BY BISHOP JIMMY NUNN
It had been a wonderful walk. One of the turns took me alongside the neighborhood bank. As I passed its drive-through service machines, I noticed something in leaves piled at a gutter in the road.
Immediately I recognized it: money! And not just any amount of money.
There lay a $100 bill.
The bank was closed, and no one was in sight, so I quickly bent down and plucked the bill from where it rested in the leaves.
I stepped up my pace, celebrating throughout the rest of my walk.
When I got home, I told my wife about the find. Then I shared the information with my two children. We all looked at the bill and marveled in my good fortune.
Then the trouble began.
Each of us had plans for spending that $100 bill. The children each wanted an extra hundred from their parents to spend on something. My wife spent it on something else. And I spent it as well.
In total, we spent that $100 six times.
Finding that money and sharing the news about it led to undisciplined spending. Ultimately it cost us $500.
Matthew 17 includes a story of when Jesus and the disciples are in Capernaum. Someone asks Peter if Jesus pays the temple tax.
Of course, Peter says.
Later, Jesus asks Peter: Who really pays taxes to the kings — people who are strangers or the children? Peter responds that strangers are the ones who pay. Jesus affirms that the children are free.
Jesus instructs Peter to take a fishing rod, go to the lake, and keep the first fish he catches. In the mouth of that fish will be a gold coin, Jesus explains, enough to pay the taxes for the two of them.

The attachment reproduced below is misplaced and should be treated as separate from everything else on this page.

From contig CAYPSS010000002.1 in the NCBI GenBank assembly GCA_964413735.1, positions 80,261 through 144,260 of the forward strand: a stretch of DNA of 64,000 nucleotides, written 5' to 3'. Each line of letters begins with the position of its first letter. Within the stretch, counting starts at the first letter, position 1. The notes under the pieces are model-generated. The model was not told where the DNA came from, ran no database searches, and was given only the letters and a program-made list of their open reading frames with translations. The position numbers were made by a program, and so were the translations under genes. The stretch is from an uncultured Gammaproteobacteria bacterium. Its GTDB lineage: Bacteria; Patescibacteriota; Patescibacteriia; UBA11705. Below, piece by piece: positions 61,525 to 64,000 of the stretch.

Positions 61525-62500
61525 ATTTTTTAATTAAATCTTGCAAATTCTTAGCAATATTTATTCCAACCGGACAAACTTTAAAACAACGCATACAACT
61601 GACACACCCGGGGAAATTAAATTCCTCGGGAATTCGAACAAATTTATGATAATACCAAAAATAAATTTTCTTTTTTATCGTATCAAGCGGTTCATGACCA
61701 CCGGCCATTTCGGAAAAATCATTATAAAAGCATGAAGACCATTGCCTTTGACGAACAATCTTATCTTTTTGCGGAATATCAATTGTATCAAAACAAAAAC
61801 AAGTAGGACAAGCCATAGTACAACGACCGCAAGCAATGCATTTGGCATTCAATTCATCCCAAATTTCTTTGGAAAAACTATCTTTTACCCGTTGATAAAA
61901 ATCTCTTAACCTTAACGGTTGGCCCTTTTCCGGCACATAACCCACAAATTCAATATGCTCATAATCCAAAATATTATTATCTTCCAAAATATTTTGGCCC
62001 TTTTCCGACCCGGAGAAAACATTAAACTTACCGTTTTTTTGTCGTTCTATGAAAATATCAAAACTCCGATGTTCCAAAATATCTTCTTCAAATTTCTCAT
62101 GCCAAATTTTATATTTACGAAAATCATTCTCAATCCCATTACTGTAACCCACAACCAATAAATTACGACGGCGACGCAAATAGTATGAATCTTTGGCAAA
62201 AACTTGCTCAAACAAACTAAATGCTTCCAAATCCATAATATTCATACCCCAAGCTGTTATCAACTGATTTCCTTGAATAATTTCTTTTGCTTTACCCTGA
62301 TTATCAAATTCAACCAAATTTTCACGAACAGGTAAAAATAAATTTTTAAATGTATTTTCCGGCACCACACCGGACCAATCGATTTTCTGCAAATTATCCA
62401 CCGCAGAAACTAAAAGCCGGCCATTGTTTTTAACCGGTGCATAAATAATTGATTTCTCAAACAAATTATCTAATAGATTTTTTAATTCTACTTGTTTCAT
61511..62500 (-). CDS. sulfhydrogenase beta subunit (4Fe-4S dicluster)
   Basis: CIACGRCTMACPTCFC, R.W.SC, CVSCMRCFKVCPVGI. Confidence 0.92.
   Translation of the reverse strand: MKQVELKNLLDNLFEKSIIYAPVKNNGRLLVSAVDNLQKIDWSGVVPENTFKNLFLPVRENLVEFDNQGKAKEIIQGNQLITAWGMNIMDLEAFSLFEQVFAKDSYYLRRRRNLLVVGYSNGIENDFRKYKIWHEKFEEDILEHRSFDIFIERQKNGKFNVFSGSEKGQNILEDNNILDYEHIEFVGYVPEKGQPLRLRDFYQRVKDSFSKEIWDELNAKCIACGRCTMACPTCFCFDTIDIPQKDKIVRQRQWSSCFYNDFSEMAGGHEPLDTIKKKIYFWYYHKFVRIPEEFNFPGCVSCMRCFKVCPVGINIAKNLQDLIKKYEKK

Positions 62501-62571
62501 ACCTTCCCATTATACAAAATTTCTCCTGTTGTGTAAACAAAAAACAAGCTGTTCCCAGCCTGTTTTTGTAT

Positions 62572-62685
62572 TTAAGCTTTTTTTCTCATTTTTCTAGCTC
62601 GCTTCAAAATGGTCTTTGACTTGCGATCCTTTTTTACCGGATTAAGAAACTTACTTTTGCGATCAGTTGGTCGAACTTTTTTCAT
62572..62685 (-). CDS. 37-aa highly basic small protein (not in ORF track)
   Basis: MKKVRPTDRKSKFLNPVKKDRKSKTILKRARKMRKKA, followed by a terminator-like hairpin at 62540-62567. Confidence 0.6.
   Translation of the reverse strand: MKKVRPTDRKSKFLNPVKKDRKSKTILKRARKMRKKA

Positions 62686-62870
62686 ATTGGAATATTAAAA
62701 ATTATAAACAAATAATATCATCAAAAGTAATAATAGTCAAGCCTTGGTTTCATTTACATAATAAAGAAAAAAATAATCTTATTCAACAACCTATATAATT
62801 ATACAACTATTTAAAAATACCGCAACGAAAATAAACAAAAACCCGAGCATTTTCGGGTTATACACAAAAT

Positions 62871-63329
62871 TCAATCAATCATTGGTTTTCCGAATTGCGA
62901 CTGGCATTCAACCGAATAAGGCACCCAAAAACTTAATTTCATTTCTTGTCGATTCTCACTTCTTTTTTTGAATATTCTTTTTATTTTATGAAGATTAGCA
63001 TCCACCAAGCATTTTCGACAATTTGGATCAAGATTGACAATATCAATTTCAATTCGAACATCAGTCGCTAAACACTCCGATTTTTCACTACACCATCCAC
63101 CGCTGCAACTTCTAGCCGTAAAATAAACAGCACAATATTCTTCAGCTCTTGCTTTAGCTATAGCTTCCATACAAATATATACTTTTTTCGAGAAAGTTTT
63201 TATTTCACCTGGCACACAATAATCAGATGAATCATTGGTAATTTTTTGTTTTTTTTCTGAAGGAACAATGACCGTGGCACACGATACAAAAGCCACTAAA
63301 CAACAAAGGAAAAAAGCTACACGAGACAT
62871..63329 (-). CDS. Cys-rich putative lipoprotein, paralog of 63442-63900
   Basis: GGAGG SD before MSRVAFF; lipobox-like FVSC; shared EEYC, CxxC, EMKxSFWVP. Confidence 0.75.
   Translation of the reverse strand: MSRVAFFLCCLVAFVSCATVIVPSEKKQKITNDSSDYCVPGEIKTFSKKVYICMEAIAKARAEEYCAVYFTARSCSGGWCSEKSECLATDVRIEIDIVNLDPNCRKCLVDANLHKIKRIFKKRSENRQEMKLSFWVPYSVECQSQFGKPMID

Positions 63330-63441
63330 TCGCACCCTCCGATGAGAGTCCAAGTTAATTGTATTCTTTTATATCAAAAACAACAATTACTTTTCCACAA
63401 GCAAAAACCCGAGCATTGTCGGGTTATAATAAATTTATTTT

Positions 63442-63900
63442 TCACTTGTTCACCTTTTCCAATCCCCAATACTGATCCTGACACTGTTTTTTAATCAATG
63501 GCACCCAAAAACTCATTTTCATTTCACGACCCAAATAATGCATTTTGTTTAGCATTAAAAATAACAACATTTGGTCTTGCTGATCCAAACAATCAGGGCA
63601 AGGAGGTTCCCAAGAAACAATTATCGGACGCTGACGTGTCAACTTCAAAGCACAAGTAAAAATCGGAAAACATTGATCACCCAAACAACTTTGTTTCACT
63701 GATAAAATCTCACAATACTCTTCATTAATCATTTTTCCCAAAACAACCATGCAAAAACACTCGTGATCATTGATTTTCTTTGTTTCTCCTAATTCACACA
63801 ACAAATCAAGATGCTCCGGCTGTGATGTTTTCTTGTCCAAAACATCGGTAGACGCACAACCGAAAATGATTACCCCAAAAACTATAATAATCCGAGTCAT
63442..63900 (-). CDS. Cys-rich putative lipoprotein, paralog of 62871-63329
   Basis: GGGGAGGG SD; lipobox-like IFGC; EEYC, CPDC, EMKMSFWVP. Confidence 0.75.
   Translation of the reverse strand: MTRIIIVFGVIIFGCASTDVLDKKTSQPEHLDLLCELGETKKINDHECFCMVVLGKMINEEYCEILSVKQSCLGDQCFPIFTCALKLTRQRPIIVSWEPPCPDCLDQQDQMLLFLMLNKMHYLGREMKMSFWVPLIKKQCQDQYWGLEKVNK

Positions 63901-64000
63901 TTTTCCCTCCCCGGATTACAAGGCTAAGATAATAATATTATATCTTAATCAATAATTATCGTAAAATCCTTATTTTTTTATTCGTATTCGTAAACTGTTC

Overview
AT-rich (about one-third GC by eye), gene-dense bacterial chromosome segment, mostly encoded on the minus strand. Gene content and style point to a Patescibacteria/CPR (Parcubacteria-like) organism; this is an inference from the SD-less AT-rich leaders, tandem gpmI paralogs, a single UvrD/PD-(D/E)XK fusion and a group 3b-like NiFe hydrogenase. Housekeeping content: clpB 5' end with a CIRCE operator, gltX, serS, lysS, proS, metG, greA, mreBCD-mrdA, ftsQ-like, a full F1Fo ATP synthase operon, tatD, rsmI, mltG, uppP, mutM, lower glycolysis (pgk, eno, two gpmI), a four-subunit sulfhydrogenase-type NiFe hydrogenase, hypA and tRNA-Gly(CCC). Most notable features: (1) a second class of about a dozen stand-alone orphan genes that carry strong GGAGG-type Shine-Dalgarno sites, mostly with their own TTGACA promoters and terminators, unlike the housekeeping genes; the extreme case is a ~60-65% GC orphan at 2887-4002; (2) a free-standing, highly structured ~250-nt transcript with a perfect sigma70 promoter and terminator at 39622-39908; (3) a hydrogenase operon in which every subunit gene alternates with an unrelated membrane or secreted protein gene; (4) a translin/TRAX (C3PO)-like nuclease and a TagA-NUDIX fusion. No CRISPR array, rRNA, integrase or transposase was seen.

We don’t know the end of this story. The implication is that Peter did what Jesus said to do. He cast a fishing line, not his usual net, into the lake. He caught a fish, discovered the coin in its mouth, and paid the taxes with the newly found money.
God provided the resources for the needs of his children.
Today, money seems relatively easy to find. Contained in plastic cards, it can be accessed simply by inserting such a card into all kinds of machines.
It is easier to get money than to use money wisely.
Perhaps a hidden miracle in the Bible story is that Peter used his newly discovered gold coin for the intended purpose.
God still provides for the needs of God’s children. How are you using the resources that you have been provided?
If you have not already done so, make a list of everything you own and everything you owe. Subtract what you owe from what you own. Each month, write down what you expect to receive and what you expect to spend. Subtract expenses from income.
Create a spending plan that makes sure the resources you have will be used to honor God, help others, and meet your basic needs.
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